IT leaders across all industries are tightening their belts and trying to find the perfect balance of cost, equipment, people, and processes. For the healthcare industry in particular, complications around technologies and customer expectations are compounded by strict regulations, highly sensitive data, and human error liabilities.
A few months ago we spoke with Richard Hu, Associate Director of Service Strategy and Systems Architecture at Weill Cornell, about the hurdles unique to healthcare’s IT departments. During the conversation, Hu emphasized three critical IT challenges facing the healthcare industry: efficiency, cost, and customer experience.
The complex operational structure of hospitals, medical offices, and other healthcare organizations has caused a lag in technological advancements. Organizations like Weill Cornell are finally making the transition from paper processes to more secure technologies — promising a positive long-term impact, but creating new complications for IT.
Analytics are becoming essential to help improve operational efficiency while maintaining distributed people, processes, and systems. For example, Weill Cornell used analytics to identify bottlenecks and investigate discrepancies in their service desk performance. With the results, Hu’s team was able to take corrective actions toward streamlining the inefficient processes.
Optimizing IT Costs
As new technologies expand the role and cost of healthcare-based IT departments, leaders must decide which applications are most essential to streamline their operations. Maintaining the data storage, hardware, applications, IT infrastructure, personnel, and service management systems necessary to support technical demands is no small feat — and it’s not cheap, either.
At the same time, IT costs have become intertwined with efficiency: the more productive your teams, processes, and systems, the more visibility IT has to optimize their budget. Just as analytics can be a valuable tool for increasing efficiency, they can also help IT leaders pinpoint opportunities to drive costs down. At Weill Cornell, Hu is concentrated on selecting the right tools to optimize his department’s costs and workflows.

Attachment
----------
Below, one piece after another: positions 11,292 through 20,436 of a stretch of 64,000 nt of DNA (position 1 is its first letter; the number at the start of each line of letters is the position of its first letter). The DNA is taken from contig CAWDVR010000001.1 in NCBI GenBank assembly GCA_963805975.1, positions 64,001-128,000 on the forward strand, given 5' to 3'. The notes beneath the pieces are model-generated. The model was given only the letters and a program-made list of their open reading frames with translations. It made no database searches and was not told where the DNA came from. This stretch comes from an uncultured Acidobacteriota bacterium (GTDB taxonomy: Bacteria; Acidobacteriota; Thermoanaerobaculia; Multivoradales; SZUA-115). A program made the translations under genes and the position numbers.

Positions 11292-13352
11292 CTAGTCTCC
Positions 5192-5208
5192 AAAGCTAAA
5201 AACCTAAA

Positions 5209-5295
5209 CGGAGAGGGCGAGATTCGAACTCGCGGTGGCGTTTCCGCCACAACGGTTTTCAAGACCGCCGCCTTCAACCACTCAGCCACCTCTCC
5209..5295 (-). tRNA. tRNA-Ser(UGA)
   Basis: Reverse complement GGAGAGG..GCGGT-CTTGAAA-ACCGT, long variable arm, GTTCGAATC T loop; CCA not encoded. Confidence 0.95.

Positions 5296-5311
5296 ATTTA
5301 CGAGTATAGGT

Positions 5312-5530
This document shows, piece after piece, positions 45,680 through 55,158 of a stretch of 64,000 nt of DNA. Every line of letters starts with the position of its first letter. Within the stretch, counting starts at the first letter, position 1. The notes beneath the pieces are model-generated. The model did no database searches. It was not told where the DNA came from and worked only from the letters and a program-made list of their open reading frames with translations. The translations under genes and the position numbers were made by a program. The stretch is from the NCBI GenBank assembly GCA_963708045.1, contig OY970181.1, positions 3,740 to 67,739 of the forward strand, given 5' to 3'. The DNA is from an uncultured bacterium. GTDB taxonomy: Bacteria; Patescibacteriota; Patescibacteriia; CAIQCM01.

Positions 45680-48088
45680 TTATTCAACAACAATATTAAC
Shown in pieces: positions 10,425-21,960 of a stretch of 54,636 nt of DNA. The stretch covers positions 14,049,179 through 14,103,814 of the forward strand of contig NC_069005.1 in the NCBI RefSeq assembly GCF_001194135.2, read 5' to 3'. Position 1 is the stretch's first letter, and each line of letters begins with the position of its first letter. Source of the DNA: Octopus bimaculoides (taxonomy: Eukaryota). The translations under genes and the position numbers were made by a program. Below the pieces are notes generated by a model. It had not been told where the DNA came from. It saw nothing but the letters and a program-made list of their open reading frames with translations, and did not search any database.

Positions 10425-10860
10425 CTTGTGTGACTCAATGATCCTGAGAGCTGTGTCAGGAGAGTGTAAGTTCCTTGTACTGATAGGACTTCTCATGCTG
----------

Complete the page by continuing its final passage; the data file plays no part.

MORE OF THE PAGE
Driving Customer Experience
User expectations are as high as they’ve ever been, making it increasingly difficult to keep customers and users satisfied. As Hu pointed out, users simply don’t have the patience to deal with issues that are not resolved in the first call. Lengthy resolution times will lead businesspeople to look for a workaround with a shorter time to resolution.
Hu’s team turned to analytics to shrink a prolonged equipment provisioning process in an effort to positively impact their user experience. His team identified which components were stalling the cycle and used the results to better streamline the workflow, cutting the process from two weeks to two to three days.
IT departments like Hu’s are moving toward an operating model of regularly setting goals and measuring performance to improve efficiency, lower costs, and enhance customer experience. Addressing the challenges outlined above will allow IT to continue providing exceptional support for their organizations.
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